Lastly, it is important to note the stock prices of most of the companies listed have collapsed over the past two years. Even CRR stock, which essentially has no debt, has fallen by an egregious 85% over the last two years. So, while Z2-Scores and bond prices are both indicating relatively low bankruptcy risk, it does not mean the companies are undervalued. It is definitely possible for the stocks of the companies profiled to continue to fall and not recover, even if they are perfectly solvent.
Why Do Equipment and Services Companies Have High Z2-Scores?
1. Leverage. Most of the companies profiled have healthy balance sheets and avoided incurring large amounts of debt relative to their equity. In fact, 4/18 of the companies profiled have debt below 10% of equity. Furthermore, only 2/18 of the companies profiled have a D/E ratio above 100%. Ultimately, Altman's Z2-Score attempts to measure bankruptcy risk, and companies with low leverage are able to weather periods of contraction better than companies with high leverage.
2. Profitability. 12/18 of the companies profiled had positive EBIT in the third quarter of 2015. It is important to note services companies have long-term contracts, which will begin to roll off in 2016, as these contracts roll off profitability will begin to decline. Alternatively, many of the equipment manufacturers profiled have order books that will begin to roll off in 2016, as oil and gas producers continue to cut back capital spending.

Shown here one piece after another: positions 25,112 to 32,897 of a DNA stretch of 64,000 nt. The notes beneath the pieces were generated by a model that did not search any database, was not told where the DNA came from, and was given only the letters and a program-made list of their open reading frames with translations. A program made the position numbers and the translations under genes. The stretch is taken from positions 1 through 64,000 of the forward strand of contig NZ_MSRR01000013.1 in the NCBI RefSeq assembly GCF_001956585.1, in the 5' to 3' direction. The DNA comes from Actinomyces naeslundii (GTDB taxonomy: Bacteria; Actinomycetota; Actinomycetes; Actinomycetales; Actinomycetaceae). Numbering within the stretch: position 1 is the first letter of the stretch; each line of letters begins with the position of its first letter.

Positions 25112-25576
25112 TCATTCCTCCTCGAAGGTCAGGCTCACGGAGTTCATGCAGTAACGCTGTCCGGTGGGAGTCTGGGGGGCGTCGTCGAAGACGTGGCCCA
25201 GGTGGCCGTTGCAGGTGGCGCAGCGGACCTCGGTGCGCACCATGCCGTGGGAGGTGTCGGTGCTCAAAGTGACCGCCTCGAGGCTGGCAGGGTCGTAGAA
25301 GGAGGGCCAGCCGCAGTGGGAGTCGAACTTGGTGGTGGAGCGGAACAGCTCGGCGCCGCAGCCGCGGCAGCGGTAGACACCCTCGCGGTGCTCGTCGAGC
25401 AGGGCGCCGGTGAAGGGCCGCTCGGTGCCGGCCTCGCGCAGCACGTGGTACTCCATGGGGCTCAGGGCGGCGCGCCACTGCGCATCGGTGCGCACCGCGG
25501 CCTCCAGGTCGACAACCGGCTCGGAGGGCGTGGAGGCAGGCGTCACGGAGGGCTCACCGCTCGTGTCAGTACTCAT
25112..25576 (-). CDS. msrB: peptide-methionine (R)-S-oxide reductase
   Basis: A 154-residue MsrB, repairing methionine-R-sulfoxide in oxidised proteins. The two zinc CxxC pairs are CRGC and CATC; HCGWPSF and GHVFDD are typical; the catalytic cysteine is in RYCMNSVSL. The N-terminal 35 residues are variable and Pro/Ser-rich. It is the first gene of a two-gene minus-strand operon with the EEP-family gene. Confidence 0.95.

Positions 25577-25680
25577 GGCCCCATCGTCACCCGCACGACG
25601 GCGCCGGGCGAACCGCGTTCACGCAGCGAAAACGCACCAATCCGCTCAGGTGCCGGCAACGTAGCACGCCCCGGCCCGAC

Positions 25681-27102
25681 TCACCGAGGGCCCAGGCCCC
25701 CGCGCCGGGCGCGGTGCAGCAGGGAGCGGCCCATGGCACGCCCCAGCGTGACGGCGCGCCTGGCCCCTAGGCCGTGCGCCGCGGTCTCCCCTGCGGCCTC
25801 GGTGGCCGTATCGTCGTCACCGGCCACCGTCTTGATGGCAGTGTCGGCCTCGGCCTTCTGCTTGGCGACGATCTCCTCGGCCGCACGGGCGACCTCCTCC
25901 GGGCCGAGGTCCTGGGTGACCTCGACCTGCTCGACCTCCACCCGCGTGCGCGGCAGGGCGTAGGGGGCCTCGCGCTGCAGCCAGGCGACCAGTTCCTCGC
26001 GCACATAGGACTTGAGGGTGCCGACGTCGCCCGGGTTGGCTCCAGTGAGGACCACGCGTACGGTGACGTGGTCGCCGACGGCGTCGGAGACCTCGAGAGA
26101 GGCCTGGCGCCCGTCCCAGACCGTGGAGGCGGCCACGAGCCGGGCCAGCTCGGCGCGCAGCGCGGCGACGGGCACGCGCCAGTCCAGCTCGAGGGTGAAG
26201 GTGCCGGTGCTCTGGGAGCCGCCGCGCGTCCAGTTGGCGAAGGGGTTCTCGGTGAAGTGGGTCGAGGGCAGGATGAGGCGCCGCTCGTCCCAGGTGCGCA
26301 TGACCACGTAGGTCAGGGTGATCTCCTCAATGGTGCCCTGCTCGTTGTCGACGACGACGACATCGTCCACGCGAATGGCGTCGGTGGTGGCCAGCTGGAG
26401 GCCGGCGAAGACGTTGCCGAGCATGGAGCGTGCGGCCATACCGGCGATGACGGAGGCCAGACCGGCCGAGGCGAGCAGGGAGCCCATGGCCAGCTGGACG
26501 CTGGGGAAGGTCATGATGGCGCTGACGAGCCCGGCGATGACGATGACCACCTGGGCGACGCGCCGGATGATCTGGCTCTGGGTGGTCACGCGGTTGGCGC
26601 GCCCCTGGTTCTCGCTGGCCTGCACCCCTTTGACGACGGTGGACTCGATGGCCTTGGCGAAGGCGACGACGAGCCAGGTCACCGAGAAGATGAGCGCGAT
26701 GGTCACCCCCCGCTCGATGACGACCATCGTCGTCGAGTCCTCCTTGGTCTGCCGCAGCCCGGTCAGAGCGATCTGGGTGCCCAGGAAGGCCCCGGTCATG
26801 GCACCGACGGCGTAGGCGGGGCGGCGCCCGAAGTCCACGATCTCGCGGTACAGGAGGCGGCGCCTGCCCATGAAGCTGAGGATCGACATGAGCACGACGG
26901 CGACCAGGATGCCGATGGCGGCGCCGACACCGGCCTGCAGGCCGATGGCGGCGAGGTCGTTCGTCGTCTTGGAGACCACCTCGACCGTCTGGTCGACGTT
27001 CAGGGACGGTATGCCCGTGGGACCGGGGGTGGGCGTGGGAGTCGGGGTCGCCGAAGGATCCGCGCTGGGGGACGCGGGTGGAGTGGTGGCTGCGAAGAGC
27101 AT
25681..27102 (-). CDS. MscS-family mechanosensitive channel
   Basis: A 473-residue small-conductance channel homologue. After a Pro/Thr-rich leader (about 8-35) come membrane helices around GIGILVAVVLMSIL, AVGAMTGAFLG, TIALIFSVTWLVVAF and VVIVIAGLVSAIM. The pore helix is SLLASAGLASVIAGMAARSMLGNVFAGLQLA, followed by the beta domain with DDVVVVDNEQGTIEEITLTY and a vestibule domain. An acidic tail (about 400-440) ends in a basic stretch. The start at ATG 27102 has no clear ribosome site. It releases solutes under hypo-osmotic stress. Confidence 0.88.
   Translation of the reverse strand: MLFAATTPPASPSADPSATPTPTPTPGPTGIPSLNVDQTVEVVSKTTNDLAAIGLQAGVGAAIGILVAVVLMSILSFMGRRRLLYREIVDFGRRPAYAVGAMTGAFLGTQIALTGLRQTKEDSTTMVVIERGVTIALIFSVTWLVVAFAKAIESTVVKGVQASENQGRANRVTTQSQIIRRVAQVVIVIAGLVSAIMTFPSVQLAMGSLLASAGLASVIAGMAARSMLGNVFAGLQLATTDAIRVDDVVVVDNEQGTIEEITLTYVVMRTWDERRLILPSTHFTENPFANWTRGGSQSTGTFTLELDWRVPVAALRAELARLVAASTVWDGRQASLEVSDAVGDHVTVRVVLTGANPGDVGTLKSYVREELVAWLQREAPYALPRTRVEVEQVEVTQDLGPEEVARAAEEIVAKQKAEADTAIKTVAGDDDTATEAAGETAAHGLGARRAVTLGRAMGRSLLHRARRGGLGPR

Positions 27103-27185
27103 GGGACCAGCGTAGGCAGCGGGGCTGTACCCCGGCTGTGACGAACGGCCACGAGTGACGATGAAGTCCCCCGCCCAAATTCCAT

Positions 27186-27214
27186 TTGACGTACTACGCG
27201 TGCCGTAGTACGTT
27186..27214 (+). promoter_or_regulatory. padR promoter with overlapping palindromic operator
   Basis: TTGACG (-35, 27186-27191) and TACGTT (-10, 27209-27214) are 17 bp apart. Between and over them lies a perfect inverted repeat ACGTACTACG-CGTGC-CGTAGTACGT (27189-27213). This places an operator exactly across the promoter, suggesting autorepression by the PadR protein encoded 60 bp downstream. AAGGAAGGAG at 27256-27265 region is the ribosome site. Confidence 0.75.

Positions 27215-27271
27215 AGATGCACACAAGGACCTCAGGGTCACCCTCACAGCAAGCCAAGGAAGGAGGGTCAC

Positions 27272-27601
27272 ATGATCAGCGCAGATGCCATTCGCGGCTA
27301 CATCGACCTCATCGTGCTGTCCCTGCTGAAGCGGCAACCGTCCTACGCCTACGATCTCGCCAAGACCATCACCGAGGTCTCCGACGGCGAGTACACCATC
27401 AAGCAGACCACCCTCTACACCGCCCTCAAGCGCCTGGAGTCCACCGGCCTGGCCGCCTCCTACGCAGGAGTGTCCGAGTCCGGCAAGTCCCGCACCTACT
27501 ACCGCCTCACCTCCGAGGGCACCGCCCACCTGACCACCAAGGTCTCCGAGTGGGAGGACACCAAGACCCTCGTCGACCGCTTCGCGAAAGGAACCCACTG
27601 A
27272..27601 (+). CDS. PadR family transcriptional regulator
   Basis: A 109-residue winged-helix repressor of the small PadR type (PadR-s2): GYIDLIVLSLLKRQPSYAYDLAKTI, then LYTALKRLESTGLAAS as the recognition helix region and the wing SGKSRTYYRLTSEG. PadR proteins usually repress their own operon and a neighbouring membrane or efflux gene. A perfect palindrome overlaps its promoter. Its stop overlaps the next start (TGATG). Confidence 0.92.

3. Impairment. I believe many equipment and services companies have not written down the value of their assets to reflect the current price environment. Generally speaking, companies tend to wait as long as possible before impairing their assets. If, in fact, equipment and services companies have failed to write down their assets, Altman's Z2-Score would be artificially higher.